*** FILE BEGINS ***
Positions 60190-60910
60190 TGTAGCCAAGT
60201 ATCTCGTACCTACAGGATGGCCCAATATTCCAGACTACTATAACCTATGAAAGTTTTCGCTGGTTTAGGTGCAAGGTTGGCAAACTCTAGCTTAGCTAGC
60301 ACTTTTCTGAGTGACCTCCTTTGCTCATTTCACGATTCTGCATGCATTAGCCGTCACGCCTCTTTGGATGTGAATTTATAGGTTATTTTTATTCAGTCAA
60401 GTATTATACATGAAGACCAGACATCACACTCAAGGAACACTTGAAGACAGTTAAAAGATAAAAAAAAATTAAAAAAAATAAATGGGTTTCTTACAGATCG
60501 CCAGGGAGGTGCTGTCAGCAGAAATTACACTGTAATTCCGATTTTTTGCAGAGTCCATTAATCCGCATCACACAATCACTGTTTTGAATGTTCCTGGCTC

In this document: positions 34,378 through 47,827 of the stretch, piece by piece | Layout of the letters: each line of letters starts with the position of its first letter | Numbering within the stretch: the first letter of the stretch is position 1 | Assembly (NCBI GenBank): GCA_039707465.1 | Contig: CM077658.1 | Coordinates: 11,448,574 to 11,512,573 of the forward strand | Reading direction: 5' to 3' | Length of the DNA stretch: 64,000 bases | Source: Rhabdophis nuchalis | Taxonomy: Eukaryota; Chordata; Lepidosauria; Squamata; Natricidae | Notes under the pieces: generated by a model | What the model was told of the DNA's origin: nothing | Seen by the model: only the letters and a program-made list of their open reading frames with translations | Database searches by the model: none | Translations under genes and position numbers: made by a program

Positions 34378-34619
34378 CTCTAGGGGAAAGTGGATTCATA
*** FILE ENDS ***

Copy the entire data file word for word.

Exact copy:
Positions 60190-60910
60190 TGTAGCCAAGT
60201 ATCTCGTACCTACAGGATGGCCCAATATTCCAGACTACTATAACCTATGAAAGTTTTCGCTGGTTTAGGTGCAAGGTTGGCAAACTCTAGCTTAGCTAGC
60301 ACTTTTCTGAGTGACCTCCTTTGCTCATTTCACGATTCTGCATGCATTAGCCGTCACGCCTCTTTGGATGTGAATTTATAGGTTATTTTTATTCAGTCAA
60401 GTATTATACATGAAGACCAGACATCACACTCAAGGAACACTTGAAGACAGTTAAAAGATAAAAAAAAATTAAAAAAAATAAATGGGTTTCTTACAGATCG
60501 CCAGGGAGGTGCTGTCAGCAGAAATTACACTGTAATTCCGATTTTTTGCAGAGTCCATTAATCCGCATCACACAATCACTGTTTTGAATGTTCCTGGCTC

In this document: positions 34,378 through 47,827 of the stretch, piece by piece | Layout of the letters: each line of letters starts with the position of its first letter | Numbering within the stretch: the first letter of the stretch is position 1 | Assembly (NCBI GenBank): GCA_039707465.1 | Contig: CM077658.1 | Coordinates: 11,448,574 to 11,512,573 of the forward strand | Reading direction: 5' to 3' | Length of the DNA stretch: 64,000 bases | Source: Rhabdophis nuchalis | Taxonomy: Eukaryota; Chordata; Lepidosauria; Squamata; Natricidae | Notes under the pieces: generated by a model | What the model was told of the DNA's origin: nothing | Seen by the model: only the letters and a program-made list of their open reading frames with translations | Database searches by the model: none | Translations under genes and position numbers: made by a program

Positions 34378-34619
34378 CTCTAGGGGAAAGTGGATTCATA